Monday, April 18, 2005

Where the Senate candidates stand. All of them.

In today's Inquirer, Carrie Budoff (along with Thomas Fitzgerald), continues her evenhanded, thorough coverage of the US Senate campaign. I complain about the media as much as anyone else, but Budoff has now done a few really good pieces about this race.

Today went into the details of Bob Casey, Jr's stance on abortion, among other things. It shows an interesting contrast between father and son styles on the issue. For example, Casey, Sr. refused to endorse Clinton because he is pro-choice, while Casey, Jr. was active in the campaign for Kerry. And, I think the article correctly shows why I like Casey: He is pro-life, (presumably) because of his religious convictions, but when he says pro-life, he does not simply mean "pro-birth." And, while he does not pretend he is not pro-life, it is not the issue that defines him.

From the article:
Casey, now the state treasurer, has never made abortion a prominent piece of his public profile. He didn't call attention to it during his eight years as state auditor general, or in his campaigns for office, including a failed 2002 bid for governor.

Nor does he spurn abortion-rights proponents, as his father did on several occasions. Last year, Casey appeared in a TV commercial endorsing Democrat John Kerry, who opposed the federal ban on late-term abortions.

But Casey also doesn't equivocate.

"What I've said in the last month and what I've said in the last 10 years makes it very clear that I'm pro-life, and I always will be," Casey said.


"Someone who's pro-life does have a corresponding obligation to help the mother and child after birth," Casey said. "Too often, the issue has been framed in a more limited way."

Top Democratic leaders see Casey as their best chance against Republican Sen. Rick Santorum, who worked for eight years to help pass the 2003 ban on late-term abortions. To win the nomination, Casey must first get by Chuck Pennacchio, a University of the Arts professor who supports abortion rights.
A few interesting things: One, is that Pennacchio is now regularly mentioned as an opposition candidate. (Congratulations on that to Tim Tagaris, who has forced the hand of the mainstream media on this issue. I hope if I ever run for office I can afford a high price consultant duo of Tim and Ben Waxman. I would be set.) Second, I think Casey clearly comes across as a decent man. Someone who generally cares about the average, hard-working Americans who want a decent home, the ability to see a doctor when they are sick, and a good future for their kids.

But, and this is a big but, his aim to straddle the line with abortion gets him in big trouble. Because, apparently to Casey, the abortion issue is not about his religious beliefs, but about "biology," because he says "there's a life there." While this may be Casey's way of moderating his pro-life stance, he ruins it with this:
"Casey said he would, as a senator, avoid a litmus test on any issue in voting on judicial nominees. He would oppose expanding federally supported embryonic stem-cell research beyond 2001 levels. He would not require pharmacists to go against personal beliefs and fill prescriptions for emergency contraceptives, which prevent a fertilized egg from implanting."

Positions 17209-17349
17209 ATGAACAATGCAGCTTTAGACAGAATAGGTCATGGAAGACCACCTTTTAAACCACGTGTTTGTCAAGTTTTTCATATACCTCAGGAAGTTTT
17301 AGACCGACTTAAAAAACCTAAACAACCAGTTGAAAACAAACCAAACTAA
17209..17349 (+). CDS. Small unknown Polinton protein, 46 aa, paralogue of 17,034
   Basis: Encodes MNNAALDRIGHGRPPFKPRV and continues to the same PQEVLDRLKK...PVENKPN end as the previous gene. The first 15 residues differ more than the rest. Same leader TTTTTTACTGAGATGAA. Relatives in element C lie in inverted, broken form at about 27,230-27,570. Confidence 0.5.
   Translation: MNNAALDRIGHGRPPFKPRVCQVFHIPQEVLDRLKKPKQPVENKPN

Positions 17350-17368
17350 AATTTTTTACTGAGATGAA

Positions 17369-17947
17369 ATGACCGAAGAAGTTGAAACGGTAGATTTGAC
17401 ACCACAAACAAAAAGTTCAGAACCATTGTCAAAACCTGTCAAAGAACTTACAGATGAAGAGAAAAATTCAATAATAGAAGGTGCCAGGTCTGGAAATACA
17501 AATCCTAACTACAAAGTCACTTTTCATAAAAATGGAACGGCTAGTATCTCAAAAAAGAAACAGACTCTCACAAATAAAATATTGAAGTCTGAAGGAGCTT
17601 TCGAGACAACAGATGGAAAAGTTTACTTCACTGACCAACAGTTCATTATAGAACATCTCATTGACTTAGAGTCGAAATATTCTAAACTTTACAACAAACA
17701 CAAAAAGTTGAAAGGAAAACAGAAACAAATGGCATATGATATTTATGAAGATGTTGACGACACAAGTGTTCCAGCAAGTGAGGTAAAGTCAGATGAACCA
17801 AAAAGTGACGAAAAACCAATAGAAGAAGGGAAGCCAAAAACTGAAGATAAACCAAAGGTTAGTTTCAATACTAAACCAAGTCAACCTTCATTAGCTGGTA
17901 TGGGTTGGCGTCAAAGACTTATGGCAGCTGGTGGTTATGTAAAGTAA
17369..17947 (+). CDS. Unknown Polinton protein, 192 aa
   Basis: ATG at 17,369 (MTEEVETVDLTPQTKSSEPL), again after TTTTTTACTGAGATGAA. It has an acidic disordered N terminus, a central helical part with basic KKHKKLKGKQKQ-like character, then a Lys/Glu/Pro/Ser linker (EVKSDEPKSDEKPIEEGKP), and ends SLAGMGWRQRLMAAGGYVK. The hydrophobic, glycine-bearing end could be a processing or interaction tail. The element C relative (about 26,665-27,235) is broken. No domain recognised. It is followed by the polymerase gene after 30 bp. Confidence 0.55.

Science, eh? So you know no life is started for a few days after people have sex, right? Then why would you have problems with the morning-after pill, which simply prevents pregnancy from taking place? Pure, pure hypocrisy.

Furthermore, the idea that a pharmacist can refuse to fill a goddamned medical prescription is ridiculous. If they can refuse to fill a prescription for emergency contraception, can they refuse to fill it for normal contraception? Reeeee-diculous, and really scary. It should tell you something when Rick Santorum is the co-sponsor of the bill (with JOHN KERRY).

Casey wins by talking about compassion, about a return of poverty alleviation as a Democratic principal. He loses when he tries to skirt this line on choice. Especially when he tries to make this something it is not. This is about his religion, fine. But lets not pretend otherwise, because it only hurts him in the long run.

The article then finishes with a rundown of where Santorum, Casey and yes, Pennacchio, stand on many of these specifics. And while it was not included in the article, here is what Pennacchio apparently said to Budoff about abortion (from mydd):
"We can either choose to eliminate rights or improve lives, and I choose to improve lives. Nobody wants to see another abortion, but what we need to do is make our society a stronger, more supportive environment, in which women will have a real choice."

"The most critical question, the common ground question, is how do we reduce the abortion rate without criminalizing women and doctors? What we need to address, all of us, is how to give women a real choice by providing life affirming support in the form pre-natal care, post-natal care, and economic opportunity."
I include those last few quotes, because, more than anything else, that is the exact, exact right way that Democrats should be talking about choice.


At 2:08 PM, Blogger Tim said...

Thanks Daniel,

To be honest, we never forced the hand of Carrie Budoff or the Philly Inquirer. I think it was just a recognition on her part that there is a significant level of support for Chuck, both offline and online.

When I made my first call to her, she called back. We set up a meeting for her to talk with Chuck Pennacchio, and she came away recognizing that this was a candidate who had a lot to offer in this race.

Now, if we can get the Pittsburgh Post Gazette to come along. We may have to have another "Peter Jackson (AP) moment" with them.



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